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Tanzania tourism to reap nothing from World Cup, others to gain

Apolinari Tairo, eTN Staff Writer  Aug 24, 2009

DAR ES SALAAM, Tanzania (eTN) - Failure by Tanzanian government authorities to design and strategize plans that would put this African tourist destination in Southern African World Cup tournament map had automatically created doubts whether this nation will benefit from Africa’s first and historic soccer event.

Tourist stakeholders in Tanzanian Indian Ocean coastal city of Dar es Salaam and the northern tourist hub of Arusha have been frustrated by the government’s failure to join other regional members in promoting the country during the 2010 FIFA World Cup.

Up to this day, no stringent plans and serious campaigns have been made by the Tanzanian government to attract soccer fans, teams and tourists coming for the World Cup in South Africa to skip north and visit Tanzania.

It is only three hours flight from Johannesburg in South Africa to Dar es Salaam or four hours flight from other South African cities to key tourist sites in Tanzania.

Despite South African tourist companies holding best lodges in Tanzania, authorities here have done nothing or little to campaign for the country’s tourism collaboratively with South African firms, like the giant South African Breweries Limited (SAB).

No response or comments from Tanzanian government authorities about the country’s plans on World Cup benefits to its tourism industry.

Tourist stakeholders in Arusha are now looking at Kenyan partners to benefit from the World Cup event.

Unlike, Tanzania, other neighbors to South Africa and Kenya in the north have launched their campaigns to reap from the World Cup tournament. Kenyan and South African governments have entered into a partnership that will see the two countries collaborate in the promotion of the tourism sector in preparation for the 2010 World Cup.

Kenyan Tourism Minister Najib Balala signed a bilateral agreement with his South African counterpart, Marthinus Van Schalkwyk, that will enable the two countries cooperate in strategic areas like sharing data and increasing investments in the sector.

Balala said Kenya is also looking forward to learning from South Africa on how to advance its tourism particularly at a time when its preparing to host the 2010 World Cup and on full participation at Africa’s leading INDABA tourism fair next year.

Zimbabwe has taken a leading role among other countries to ensure maximum benefits from the World Cup. The general manager of the Zimbabwe Tourism Authority Conference and Exhibition, Ms Tesa Chikaponya, said the 2010 World Cup in South Africa creates an opportunity for the Zimbabwean cultural industry to showcase its ideals as well as harness economic developmental goals.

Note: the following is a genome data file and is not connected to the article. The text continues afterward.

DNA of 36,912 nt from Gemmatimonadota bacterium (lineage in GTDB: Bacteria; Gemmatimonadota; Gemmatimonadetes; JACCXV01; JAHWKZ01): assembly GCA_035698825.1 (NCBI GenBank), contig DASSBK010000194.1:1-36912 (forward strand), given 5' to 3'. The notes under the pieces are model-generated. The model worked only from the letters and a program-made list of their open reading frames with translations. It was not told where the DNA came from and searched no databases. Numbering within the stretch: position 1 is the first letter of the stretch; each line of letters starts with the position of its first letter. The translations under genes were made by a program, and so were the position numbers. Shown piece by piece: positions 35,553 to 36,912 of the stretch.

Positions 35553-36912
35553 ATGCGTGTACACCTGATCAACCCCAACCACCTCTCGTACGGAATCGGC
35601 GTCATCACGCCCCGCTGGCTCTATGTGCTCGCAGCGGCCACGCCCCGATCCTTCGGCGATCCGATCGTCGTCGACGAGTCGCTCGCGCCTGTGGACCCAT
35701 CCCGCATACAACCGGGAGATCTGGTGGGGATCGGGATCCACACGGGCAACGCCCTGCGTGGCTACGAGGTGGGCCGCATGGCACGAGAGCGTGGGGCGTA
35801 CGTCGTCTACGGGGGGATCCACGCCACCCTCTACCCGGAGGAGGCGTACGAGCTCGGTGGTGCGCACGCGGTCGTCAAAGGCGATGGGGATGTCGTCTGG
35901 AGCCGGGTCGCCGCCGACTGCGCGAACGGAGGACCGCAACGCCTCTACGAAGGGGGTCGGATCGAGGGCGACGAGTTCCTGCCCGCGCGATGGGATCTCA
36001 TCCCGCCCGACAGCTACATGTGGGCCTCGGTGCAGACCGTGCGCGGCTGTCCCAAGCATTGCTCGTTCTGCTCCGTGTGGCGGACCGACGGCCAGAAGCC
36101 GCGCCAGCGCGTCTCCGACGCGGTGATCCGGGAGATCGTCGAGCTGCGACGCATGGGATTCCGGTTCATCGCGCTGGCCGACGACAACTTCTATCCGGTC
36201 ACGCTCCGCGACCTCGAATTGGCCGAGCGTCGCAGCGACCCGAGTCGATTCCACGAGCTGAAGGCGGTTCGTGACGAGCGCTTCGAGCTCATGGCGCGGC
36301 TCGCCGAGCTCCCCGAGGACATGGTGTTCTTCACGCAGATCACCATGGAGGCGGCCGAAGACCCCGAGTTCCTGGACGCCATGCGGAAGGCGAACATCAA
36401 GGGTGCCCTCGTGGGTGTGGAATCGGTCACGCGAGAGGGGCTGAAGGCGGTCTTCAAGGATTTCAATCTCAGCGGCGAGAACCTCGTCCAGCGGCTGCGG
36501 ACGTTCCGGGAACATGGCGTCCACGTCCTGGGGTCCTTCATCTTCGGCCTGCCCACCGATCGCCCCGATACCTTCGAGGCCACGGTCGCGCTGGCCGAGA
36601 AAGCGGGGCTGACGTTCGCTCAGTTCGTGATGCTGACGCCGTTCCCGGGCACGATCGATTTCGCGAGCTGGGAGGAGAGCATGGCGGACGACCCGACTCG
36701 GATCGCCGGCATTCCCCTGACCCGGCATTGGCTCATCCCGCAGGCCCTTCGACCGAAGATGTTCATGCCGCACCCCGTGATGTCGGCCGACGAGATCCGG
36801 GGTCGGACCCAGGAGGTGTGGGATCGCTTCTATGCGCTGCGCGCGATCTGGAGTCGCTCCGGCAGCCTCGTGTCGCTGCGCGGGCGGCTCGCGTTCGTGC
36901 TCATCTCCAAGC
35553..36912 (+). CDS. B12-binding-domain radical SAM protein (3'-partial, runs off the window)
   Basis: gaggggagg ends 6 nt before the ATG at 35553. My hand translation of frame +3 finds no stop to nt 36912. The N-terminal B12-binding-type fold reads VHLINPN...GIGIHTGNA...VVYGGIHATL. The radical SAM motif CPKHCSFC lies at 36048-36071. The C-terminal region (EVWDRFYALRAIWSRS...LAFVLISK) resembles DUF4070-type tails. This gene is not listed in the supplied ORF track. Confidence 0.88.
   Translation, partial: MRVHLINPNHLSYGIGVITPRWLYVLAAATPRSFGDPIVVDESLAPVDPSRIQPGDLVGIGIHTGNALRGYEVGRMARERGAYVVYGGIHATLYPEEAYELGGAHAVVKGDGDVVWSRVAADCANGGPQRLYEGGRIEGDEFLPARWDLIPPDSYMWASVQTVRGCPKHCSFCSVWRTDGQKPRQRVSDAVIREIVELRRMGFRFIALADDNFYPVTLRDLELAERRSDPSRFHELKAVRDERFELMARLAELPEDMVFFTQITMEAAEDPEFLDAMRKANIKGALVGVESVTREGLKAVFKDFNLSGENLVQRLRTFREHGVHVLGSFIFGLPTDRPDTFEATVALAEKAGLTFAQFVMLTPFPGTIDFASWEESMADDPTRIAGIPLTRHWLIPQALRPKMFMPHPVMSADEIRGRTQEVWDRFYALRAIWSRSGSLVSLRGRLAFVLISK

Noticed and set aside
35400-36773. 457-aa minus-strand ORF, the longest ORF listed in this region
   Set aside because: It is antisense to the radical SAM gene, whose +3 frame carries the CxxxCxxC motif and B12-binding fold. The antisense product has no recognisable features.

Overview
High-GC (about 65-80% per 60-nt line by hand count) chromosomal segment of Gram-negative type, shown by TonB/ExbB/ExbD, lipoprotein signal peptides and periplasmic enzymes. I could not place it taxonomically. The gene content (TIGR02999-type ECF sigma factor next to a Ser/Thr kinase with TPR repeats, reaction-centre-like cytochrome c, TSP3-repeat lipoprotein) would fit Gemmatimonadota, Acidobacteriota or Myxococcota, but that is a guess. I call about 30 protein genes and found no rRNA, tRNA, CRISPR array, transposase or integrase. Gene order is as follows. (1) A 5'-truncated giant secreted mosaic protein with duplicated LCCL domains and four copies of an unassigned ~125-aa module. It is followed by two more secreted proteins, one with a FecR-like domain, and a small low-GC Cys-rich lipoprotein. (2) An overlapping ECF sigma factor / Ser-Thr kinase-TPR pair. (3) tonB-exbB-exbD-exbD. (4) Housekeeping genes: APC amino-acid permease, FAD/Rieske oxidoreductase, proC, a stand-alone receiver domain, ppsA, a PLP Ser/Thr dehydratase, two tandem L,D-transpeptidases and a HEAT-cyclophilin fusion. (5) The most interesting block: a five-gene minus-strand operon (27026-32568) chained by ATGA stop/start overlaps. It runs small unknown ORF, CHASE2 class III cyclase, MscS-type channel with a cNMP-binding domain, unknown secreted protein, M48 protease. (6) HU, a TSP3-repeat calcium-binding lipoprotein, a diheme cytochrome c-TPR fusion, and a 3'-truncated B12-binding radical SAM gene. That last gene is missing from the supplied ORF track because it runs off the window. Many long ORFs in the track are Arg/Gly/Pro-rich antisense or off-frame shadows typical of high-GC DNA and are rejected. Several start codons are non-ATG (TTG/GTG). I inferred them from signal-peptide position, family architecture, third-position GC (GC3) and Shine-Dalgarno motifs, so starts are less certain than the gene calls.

She urged the business community to be innovative and go beyond improving the already existing goods in order for them to claim their share of big business expected to be generated by the 2010 World Cup to be hosted by South Africa.

Zimbabwe recently hosted a Southern Africa Development Community (SADC) conference on tourism development as the region moves to craft ways on how it can draw maximum benefits from South Africa’s hosting of the 2010 World Cup.

Mozambique, on its side, had taken a various steps to benefit from the World Cup. The Mozambican parliament has voted to ease restrictions on the gambling industry, aiming to boost tourism as neighboring South Africa hosts the World Cup next year.

The law, which was passed unanimously, reduces the investment required to open a casino from 15 million dollars (10.6 million euros) to eight million dollars. It also legalizes electronic gambling and slot machines outside casinos, and transfers regulation of the gambling industry from the finance ministry to the tourism ministry.

Mozambique legalized casino gambling in 1994, but initially required casinos to be based in luxury hotels with at least 250 rooms.
The recent law scraps the minimum room requirement and loosens restrictions on the areas where casinos can be built.

The approach of the World Cup has sparked a competition within Southern African region to attract teams and tourists to their countries in the downtime surrounding the games.